MADISON -- The Wisconsin State Treasurer says he will return 25-percent of his salary -- after a push to eliminate his position in a state-wide referendum was ultimately voted down by 62-percent this month.
For decades, there has been a push on both sides of the aisle -- to remove powers from this office.
Matt Adamczyk, the current Wisconsin State Treasurer, ran on the platform to eliminate the position.
He even wrote it on his government website. It is now updated after the voters have spoken, with a new promise that reads in part:
"As the Wisconsin State Treasurer, I will work to keep an eye on your money by finding wasteful government spending."
"My belief is that there will be no more efforts to eliminate the office period," said Adamczyk.
In March of 2016, TODAY'S TMJ4's I-Team found Adamczyk in his government office with sports programming on the computer. Back then he told TODAY'S TMJ4 his only constitutional responsibility was to serve on the board of commissioners of public land. That requires him to be on a conference call twice a month for 15 minutes, and in his own admission: "The office by definition is a joke, that's why I want to get rid of it."
TODAY'S TMJ4 asked Adamczyk what he does in a day.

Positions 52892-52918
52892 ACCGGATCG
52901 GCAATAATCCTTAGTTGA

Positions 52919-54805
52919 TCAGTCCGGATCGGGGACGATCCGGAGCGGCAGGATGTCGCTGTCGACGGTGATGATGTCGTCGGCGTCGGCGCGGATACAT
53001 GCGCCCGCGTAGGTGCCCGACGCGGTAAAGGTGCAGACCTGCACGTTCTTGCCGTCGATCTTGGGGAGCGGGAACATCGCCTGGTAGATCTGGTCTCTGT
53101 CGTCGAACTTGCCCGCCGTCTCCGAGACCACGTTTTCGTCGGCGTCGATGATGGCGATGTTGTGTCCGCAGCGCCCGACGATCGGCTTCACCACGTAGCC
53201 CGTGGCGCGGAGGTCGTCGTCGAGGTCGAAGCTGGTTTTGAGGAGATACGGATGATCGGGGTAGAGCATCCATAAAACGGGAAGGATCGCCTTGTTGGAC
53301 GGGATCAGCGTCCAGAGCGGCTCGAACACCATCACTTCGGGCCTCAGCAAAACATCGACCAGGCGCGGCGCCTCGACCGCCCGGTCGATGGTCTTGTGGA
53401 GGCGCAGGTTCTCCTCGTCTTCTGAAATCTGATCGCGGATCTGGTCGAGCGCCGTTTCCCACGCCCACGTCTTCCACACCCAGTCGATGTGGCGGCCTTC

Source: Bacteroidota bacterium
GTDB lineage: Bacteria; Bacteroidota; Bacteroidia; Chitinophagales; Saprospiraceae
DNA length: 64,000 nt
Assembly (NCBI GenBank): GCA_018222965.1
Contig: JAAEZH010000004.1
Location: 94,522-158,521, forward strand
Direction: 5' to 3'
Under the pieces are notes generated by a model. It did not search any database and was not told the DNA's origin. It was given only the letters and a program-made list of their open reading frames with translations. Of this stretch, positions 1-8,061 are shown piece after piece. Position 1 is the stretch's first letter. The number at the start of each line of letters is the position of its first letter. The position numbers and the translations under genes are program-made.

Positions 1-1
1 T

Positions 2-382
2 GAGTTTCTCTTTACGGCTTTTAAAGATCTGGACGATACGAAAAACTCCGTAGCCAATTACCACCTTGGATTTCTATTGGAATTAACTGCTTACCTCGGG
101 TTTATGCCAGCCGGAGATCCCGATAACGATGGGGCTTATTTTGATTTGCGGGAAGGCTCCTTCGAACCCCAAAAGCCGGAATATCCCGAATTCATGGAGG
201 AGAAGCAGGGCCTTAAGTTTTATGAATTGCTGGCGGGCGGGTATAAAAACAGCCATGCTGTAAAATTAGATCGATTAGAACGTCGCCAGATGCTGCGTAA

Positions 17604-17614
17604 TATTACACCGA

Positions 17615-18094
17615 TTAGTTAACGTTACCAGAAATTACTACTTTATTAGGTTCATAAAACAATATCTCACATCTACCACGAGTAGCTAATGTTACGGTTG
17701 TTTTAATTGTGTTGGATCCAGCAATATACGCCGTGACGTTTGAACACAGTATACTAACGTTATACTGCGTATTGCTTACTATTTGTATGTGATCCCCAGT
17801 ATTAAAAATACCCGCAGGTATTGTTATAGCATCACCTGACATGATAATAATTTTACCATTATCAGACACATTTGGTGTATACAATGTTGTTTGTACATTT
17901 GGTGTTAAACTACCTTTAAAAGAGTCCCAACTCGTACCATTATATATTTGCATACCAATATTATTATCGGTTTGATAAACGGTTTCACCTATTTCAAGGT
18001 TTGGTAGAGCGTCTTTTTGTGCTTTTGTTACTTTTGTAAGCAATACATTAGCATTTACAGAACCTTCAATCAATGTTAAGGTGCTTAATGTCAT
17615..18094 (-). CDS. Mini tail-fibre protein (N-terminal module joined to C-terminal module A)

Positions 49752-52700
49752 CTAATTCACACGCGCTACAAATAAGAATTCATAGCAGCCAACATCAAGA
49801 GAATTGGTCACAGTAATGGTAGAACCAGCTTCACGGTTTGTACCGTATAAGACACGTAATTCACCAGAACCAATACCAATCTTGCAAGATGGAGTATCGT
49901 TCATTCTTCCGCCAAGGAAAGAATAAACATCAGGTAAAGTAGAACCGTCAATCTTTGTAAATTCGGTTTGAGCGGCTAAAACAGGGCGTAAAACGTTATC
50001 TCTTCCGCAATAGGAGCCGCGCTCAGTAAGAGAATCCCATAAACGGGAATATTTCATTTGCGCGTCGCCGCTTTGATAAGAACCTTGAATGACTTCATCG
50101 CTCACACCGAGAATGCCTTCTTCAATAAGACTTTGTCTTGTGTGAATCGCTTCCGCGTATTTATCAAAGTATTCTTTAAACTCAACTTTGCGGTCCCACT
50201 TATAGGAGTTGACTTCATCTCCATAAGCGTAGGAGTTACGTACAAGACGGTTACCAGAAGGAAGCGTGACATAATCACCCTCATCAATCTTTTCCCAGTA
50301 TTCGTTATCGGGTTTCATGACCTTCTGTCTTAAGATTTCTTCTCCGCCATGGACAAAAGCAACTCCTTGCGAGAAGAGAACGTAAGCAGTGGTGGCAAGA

"The main duty I have is serving on that board of commissioners of public lands -- and for me, its been an issue I've taken seriously," Adamczyk said. "I mean we only have a couple conference calls a month."
The treasurer's office used to be in charge of managing the state's unclaimed property refunds, but that program was turned over to the department of revenue just before Adamczyk was sworn in. The treasurer was also in charge of managing Wisconsin's college savings program. The department of administration took over that years ago.
TODAY'S TMJ4 asked Adamczyk what powers may be restored. He says that could take time.
"There might even may be a committee on it over the summer, I don't know, but its going to be up to the legislative session to figure out what duties if any do come back," Adamczyk said.
Adamczyk says he plans to keep his promise of stepping down after this term. He also promised to give back 25-percent of his salary.
"Have you done that?" asked TODAY'S TMJ4 reporter Julia Fello. "Not the full [amount], but I'm making steps towards it. I've already given back $10,000 and by the end of my term I will have given back all 25-percent after taxes, I will," said Adamczyk.
Adamczyk removed two positions from the office. He says it will save our state more than one million tax payer dollars by the end of his term.
Adamczyk plans to run for political office again -- but it will not be for state treasurer.